Real estate industry's move to digital marketing speeds up

Alistair Helm

Walk past any real estate office and you will probably see a couple of wire-framed baskets chocked full of the latest copies of the local property magazine – in Auckland these tend to be for Property Press, the Herald Homes and then there are some other local options and usually these days a Chinese language real estate magazine.

I don't need to procrastinate on the visual pollution these create on the high street or the lack of value they represent, nor the fact they never seem to diminish in number of copies until the next week's edition rolls in. The fact is, the world over, real estate marketing is going digital – it's only a matter of time before we see fewer of these publications cluttering up our footpaths.

The scale and pace of this transition is something I am often asked about when providing advice and consulting to businesses. I hold a fairly detailed and what I think is accurate picture of this for New Zealand. So it was with great interest whilst reading the prospectus for the IPO for Zoopla Property Group, the operator of the UK property portal Zoppla, that I found data for the UK market on just this subject.

Quoting from the report:

“According to Ender’s Analysis, total UK classified property advertising spend was £389 million in 2012,
comprised of a 45% and 55% split between digital and print advertising, respectively”

– Zoopla Property Group prospectus (page 48) - June 2014

It is anticipated that during the current year in the UK year the total spent on digital marketing by the real estate industry will for the first time exceed that spent on print advertising. In total the UK real estate industry will spend  £427 million on advertising this year. The future trend estimates for the next three years clearly show an accelerated divergence between print and digital with digital set to grow by 50%.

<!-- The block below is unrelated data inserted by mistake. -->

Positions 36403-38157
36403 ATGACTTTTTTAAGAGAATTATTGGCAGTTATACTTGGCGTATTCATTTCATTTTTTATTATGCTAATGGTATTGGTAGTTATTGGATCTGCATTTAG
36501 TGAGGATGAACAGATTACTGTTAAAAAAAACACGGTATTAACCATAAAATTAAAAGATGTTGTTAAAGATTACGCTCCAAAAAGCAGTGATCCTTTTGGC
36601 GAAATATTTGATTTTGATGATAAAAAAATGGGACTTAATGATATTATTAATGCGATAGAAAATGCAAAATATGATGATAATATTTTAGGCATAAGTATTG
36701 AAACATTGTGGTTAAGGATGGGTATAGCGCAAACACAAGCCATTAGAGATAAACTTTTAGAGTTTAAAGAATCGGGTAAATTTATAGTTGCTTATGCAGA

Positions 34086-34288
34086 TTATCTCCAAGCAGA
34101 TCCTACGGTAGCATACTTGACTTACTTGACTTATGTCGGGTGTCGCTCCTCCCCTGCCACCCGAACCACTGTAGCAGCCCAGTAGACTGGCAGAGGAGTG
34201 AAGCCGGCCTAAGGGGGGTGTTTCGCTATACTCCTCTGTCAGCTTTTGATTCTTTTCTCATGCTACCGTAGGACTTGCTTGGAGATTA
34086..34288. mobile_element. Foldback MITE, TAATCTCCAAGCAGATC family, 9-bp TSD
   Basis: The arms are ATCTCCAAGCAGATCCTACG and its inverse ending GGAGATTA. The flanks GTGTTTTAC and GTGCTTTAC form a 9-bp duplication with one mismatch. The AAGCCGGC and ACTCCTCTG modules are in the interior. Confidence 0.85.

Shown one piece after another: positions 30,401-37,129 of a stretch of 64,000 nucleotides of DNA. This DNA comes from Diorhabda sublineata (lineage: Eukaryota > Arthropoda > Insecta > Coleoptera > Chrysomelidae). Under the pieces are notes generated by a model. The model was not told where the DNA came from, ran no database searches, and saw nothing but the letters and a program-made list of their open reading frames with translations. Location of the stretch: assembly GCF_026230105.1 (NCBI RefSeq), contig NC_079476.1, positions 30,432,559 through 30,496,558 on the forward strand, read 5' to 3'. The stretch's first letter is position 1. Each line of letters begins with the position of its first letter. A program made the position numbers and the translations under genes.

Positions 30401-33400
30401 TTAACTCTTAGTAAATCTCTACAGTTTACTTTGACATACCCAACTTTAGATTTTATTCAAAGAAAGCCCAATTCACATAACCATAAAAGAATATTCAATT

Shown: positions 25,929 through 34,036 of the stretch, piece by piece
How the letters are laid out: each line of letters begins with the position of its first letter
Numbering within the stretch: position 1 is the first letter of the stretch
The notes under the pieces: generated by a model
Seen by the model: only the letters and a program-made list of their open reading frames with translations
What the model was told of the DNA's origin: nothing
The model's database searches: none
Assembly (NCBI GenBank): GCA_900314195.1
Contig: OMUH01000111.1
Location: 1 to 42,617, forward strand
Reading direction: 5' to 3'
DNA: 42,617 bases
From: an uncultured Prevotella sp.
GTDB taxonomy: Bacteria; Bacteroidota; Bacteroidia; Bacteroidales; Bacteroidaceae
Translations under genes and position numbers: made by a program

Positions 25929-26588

In New Zealand the makeup of the spend by the real estate industry is somewhat different. Print media has done a laudable job of defending its position and, through its relationship with the major franchise groups, has constrained the digital media spend to less than 20% at this time, although it is, like the UK forecast  to grow significantly in the coming years in my estimation. It is, though, not expected to exceed the print media spend in the next three years.

Clearly the drive for the cannibalisation of the print media across the globe holds the prospect of a significant pot of gold for the challenging companies in each country which more and more these days are publicly listed companies of significant value; be that Rightmove and Zoopla in the UK, Trulia and Zillow in the US or REA Group and Domain in Australia. Each is fighting for an ever greater share of the cake of advertising dollars of its customers – the real estate agents of each respective country. In New Zealand we have the challengers of and Trade Me Property – a duelling pair, although the pot of gold for which Trade Me aspires may not be the same reward sought by as an industry-owned portal.

Comparing such data of advertising dollars between countries is hard to undertake unless some benchmark can be established. For this analysis I have chosen to index the NZ and UK real estate digital marketing spend by an index to the number of property transactions in New Zealand dollar terms. Presented below is this analysis showing the extent of advertising spend per country over the past seven years per property sale. In the UK total property sales over this time peaked at 1.23 million in 2007 before falling to 616,000 in 2009. In New Zealand over the same period sales peaked at 92,000 in 2007 before falling to a low of 56,000 in both 2008 and 2010.

It's interesting to see the New Zealand real estate industry spends more per sale than its UK counterpart. The relative difference in the digital spend is staggering – a two and a half times factor. It makes the whole discussion around the relative cost / value of a charge of $159 per listing from Trade Me seem a bit moot!

The other point to note in this index comparison is the fact that the total of $NZ1065 spent per property sale by the UK real estate industry comes straight out of agents' commission margin where average commissions on sale are near 1.5% whereas New Zealand agents who charge about 3% commission on sale price secure an average of $200 a sale of vendor marketing contribution to offset their average spend of $NZ1244.

Former chief executive Alistair Helm is founder of Properazzi.


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